BD: The first two films in the trilogy seemed to be two different flavors – a difference between the underlying styles. MALEVOLENCE was a raw, serial killer film that delivered a visceral tension that most slasher films lack. BEREAVEMENT opened up the back story of Martin, and even though you knew where it was headed, BEREAVEMENT played with your moral compass: was Martin a victim, or a cold blooded killer. Where might his story be headed in MALEVOLENCE 3?
MENA: What will be revealed in the third film is that Martin truly was the ultimate evil. Worse than Sutter. His disease prevents him from feeling any empathy towards his victims. Combined with his indoctrination into violence against others at the hands of Sutter, riding shotgun in Sutter’s truck of madness, he’s too far gone to ever be reasoned with. He’s far more dangerous than Sutter ever was. Because you can’t reason with Martin. Sutter at least had conflict, which prevails with his epiphany in the end that his quest for absolution was horribly flawed. But Martin has no conflict. He’ll kill anything that crosses his path. And not think anything of it. It’s recreation to him. So when Sutter’s lair is gutted by police, Martin is forced to flee to the only other home he ever knew. Anything and anyone that crosses his path is in mortal danger. With Agent Perkins hunting him down, it will be a fast paced film, with a much more suspenseful bent, since unlike Sutter, Martin enjoys slipping in and out of the darkness, mercilessly toying with his victims, patiently waiting in the shadows to strike.
BD: Does Sheriff Riley weigh into the third film?
MENA: Riley was a clueless bonehead sheriff, who “never thought it could happen here”. In his defense, Sutter never kidnapped any girls in his jurisdiction of Ironton, he usually traveled a few towns over to places like Minersville to get his victims. So Riley was blindsided by the violence right under his nose, as was the rest of the town. His job, or lack thereof, is done.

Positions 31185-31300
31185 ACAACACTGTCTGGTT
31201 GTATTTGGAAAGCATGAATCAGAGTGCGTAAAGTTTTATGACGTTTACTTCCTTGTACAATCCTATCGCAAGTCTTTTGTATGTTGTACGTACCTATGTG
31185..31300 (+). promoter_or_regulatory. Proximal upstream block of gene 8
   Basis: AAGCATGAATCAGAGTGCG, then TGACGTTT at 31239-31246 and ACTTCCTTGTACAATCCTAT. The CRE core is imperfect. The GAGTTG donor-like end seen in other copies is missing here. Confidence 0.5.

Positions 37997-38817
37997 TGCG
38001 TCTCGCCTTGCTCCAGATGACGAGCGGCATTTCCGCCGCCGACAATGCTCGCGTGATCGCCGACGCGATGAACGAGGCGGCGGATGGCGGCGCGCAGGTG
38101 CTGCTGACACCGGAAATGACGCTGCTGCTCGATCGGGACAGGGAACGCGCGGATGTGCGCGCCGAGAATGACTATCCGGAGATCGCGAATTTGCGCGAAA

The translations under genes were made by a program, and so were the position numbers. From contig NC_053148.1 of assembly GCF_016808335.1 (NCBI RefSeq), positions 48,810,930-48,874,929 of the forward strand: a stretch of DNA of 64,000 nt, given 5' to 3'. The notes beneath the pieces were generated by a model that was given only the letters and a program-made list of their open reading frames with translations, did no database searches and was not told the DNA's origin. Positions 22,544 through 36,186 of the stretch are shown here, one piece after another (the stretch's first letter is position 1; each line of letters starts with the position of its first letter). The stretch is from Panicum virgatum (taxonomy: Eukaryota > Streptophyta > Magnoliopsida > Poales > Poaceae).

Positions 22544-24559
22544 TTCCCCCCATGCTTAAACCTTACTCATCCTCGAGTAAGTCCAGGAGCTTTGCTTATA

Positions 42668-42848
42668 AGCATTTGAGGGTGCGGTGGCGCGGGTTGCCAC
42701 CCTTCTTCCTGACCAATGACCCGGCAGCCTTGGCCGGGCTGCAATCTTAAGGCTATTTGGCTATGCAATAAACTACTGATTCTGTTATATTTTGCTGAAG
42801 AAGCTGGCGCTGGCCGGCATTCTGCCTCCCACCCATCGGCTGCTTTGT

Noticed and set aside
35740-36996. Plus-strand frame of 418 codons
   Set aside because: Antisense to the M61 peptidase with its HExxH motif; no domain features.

BD: Have you played with the idea of, or envisioned, what you’d like to work on when this trilogy is complete? By the time its complete, it will have taken up a decade of your filmmaking career. Surely during this time you’ve been brewing up other ideas, or offers?
MENA: I was working with a major company to produce my supernatural thriller called TRANSIENCE, which was going to be my largest film by far to date. Unfortunately there are some incredibly dark forces at work in Hollywood, stuff I never dreamed I’d encounter. But I did. If you google TRANSIENCE and Lawsuit, you can read about it. It was a script I worked on for 7 years. It was going to be my next project, but now instead it looks like I’ll be jumping right into MALEVOLENCE 3. I’ve gotten many other offers, but I haven’t seen anything that excited me. I invest too much of myself in these pictures to take on something that I’m not 100% into.
BD: MALEVOLENCE won best film, and BEREAVEMENT was an audience favorite, at the New York City Horror Film Festival – which may have seen its final year, due to the passing of its heart and soul, festival director Michael J. Hein. Being a filmmaker from New York City, he must have had an impact on your life. He was an unselfish, avid supporter of lifting independent horror. Its like New York City lost its horror Chief.
MENA: Michael and I were good friends. I spoke to him 2 days before he passed away. I met him in 2003 when Malevolence won Best Feature at one of the first NYC Horror Film Festivals, and we had stayed in touch ever since. he was truly a great guy. And a friend to all independent filmmakers. I miss him and the festival WAS him, I don’t know how it can continue without him. At the same time I hope it does because I know he would have wanted it too. I’m still in shock by it all. Michael was a guy who would never let you buy your own drinks, anyone you talk to who knew him well will tell you it’s an awful loss, not just to his friends, but to the horror community, and the film community. I still can’t believe it. Miss him greatly.